Erna Paris: I don't think he's one of a kind at all. If you asked him who he was, I'm sure he'd say that he sees himself as a part of a pan-European nativist movement trying to defend an old status quo. And he could be very right: The more this discourse is allowed to persist, the more normalized it becomes.

Emanuel Tanay: If I find out a few thousand people support his behaviour, I'd be very troubled. If I find out this was the action of a psychotic, I'll be reassured. It's not a movement; it's an event.

What can we learn from talking to him and studying his case?

Emanuel Tanay: He teaches us one thing clearly: If you mix psychosis and guns, you have homicide.

Jon Cole: How did he manage to leave a bomb in a car that was parked for a considerable time outside a key government building and no one noticed?

Peter Collins: Were there advance indicators, what we call a leakage of conscience? Was he commenting, was he giving clues?

Peter Keefe: As a clinician, I find myself interested in his upbringing. We know his parents split up when he was a small child, so what was he exposed to? He can teach us about young and vulnerable people who haven't formed a strong identity, who are susceptible to the allure of a group.

Lise Van Susteren: There's little value in talking to him from a political perspective except for this: How could he get so much fertilizer? The theme that Europeans are afraid of Muslim immigrants is well known. The only thing you're likely to get from him is how easy it was to get the fertilizer and the guns and the policeman's uniform. And then you plug up whatever routes he used to get these things.

Jon Cole: The decisions that he made are interesting because it allows us to gauge how other people would do it. You're looking for patterns in decision-making.

Erna Paris: He could teach us how well he understood propaganda and its uses. The people who create extremist propaganda and spread it are trying to alter progressively the culture of the society they live in. And if they can't do that through the electoral process - Breivik himself belonged to Norway's Progress Party - they'll often feel betrayed and become radicalized. This sort of personality could then be pushed into an act like this and truly believe that it is for the good of the world.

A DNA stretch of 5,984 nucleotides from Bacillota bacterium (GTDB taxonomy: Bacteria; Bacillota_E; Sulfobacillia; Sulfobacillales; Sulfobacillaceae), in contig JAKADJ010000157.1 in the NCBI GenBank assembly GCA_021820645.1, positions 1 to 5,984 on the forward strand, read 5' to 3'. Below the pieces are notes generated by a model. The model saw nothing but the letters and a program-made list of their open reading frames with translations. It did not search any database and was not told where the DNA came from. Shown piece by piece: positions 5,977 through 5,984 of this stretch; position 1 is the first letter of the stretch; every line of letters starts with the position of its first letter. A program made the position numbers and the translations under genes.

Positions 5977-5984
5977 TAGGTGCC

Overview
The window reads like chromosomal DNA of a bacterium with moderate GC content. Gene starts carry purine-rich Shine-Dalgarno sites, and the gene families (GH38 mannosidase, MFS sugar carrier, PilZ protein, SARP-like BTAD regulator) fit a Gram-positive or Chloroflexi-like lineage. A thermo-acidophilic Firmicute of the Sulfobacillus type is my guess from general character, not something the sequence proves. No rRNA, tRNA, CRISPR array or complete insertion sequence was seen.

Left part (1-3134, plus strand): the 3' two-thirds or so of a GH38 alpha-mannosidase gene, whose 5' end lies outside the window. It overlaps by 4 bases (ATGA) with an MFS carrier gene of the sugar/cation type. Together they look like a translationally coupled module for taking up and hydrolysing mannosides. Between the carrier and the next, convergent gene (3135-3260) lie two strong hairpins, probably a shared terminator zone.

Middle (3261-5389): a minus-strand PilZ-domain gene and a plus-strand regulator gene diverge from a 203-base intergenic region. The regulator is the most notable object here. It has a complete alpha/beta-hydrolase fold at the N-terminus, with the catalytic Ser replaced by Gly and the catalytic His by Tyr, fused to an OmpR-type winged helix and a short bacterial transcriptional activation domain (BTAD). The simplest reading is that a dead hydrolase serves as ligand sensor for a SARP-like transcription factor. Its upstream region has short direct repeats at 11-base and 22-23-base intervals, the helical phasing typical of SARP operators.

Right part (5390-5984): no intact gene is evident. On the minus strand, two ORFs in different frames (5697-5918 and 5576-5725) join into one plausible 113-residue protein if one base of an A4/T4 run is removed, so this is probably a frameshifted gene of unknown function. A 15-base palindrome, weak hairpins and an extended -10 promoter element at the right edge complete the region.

Suppose he is insane? What lessons can that teach us?

Lise Van Susteren: Crazies that act violently have been well studied by psychiatrists, but here's the missing piece: How do we get them into treatment before they do anything bad? It's extremely difficult to get them off the street because we protect their civil rights so that they can be supposedly free. And yet at the same time we provide them with ready access to guns and the material to make bombs.

Jon Cole: If a mental-health worker comes across someone who's espousing grievances toward a government for allowing too many immigrants, that information should be reported upwards. Then if the local police report that this person is acquiring firearms, someone can put the two pieces together: The risk has gone from idle banter to having the means and the capability to do something.

Roger McIntyre: The stigma around mental illness is a critical part of the story. There's a pervasive belief that mental illness and violence are companions - look at the Jared Loughner case in Arizona. But not all mentally ill people share a proclivity toward violence. It's only a subpopulation that pose a risk.

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The experts

Jon Cole teaches psychology at the University of Liverpool

Emanuel Tanay is a forensic psychiatrist in Ann Arbor, Mich.

Peter Keefe teaches psychiatry at the University of Toronto

Roger McIntyre is head of the Mood Disorders Psychopharmacology Unit at the University Health Network, Toronto

Lise Van Susteren is a forensic psychiatrist in Washington and former profiler for the CIA.

Peter Collins is a Canadian forensic psychiatrist and consultant to police forces

Erna Paris is a historian and author of Unhealed Wounds: France and the Klaus Barbie Affair